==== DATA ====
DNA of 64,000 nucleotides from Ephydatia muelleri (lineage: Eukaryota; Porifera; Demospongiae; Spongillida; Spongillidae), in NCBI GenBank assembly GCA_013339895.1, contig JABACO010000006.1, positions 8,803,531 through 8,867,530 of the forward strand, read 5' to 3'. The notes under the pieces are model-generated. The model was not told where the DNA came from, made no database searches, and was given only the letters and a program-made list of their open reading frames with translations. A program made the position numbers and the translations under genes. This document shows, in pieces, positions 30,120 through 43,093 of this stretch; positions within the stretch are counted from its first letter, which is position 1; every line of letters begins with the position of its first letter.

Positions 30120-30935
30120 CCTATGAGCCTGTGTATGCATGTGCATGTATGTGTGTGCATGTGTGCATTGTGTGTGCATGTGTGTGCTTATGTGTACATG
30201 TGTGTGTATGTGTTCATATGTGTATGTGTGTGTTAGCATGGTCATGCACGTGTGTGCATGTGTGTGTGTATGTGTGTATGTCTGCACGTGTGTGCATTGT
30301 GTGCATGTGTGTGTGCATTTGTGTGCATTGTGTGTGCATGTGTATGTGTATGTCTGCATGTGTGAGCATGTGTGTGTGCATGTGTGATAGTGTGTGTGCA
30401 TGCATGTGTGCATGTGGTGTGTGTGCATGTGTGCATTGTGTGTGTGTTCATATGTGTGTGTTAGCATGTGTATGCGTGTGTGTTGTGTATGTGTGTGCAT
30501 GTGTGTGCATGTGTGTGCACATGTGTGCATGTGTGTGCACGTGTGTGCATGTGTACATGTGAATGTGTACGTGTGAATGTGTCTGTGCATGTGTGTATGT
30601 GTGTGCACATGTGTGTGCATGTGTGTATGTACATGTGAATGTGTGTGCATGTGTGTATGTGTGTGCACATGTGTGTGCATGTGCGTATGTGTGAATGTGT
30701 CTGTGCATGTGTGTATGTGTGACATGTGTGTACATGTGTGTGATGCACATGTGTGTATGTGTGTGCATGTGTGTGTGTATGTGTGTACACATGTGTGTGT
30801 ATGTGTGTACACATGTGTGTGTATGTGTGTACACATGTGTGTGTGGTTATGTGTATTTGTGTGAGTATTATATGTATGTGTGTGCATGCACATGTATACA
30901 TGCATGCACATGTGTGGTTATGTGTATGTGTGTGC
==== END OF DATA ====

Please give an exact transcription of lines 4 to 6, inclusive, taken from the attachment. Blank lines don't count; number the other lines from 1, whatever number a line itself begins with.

30201 TGTGTGTATGTGTTCATATGTGTATGTGTGTGTTAGCATGGTCATGCACGTGTGTGCATGTGTGTGTGTATGTGTGTATGTCTGCACGTGTGTGCATTGT
30301 GTGCATGTGTGTGTGCATTTGTGTGCATTGTGTGTGCATGTGTATGTGTATGTCTGCATGTGTGAGCATGTGTGTGTGCATGTGTGATAGTGTGTGTGCA
30401 TGCATGTGTGCATGTGGTGTGTGTGCATGTGTGCATTGTGTGTGTGTTCATATGTGTGTGTTAGCATGTGTATGCGTGTGTGTTGTGTATGTGTGTGCAT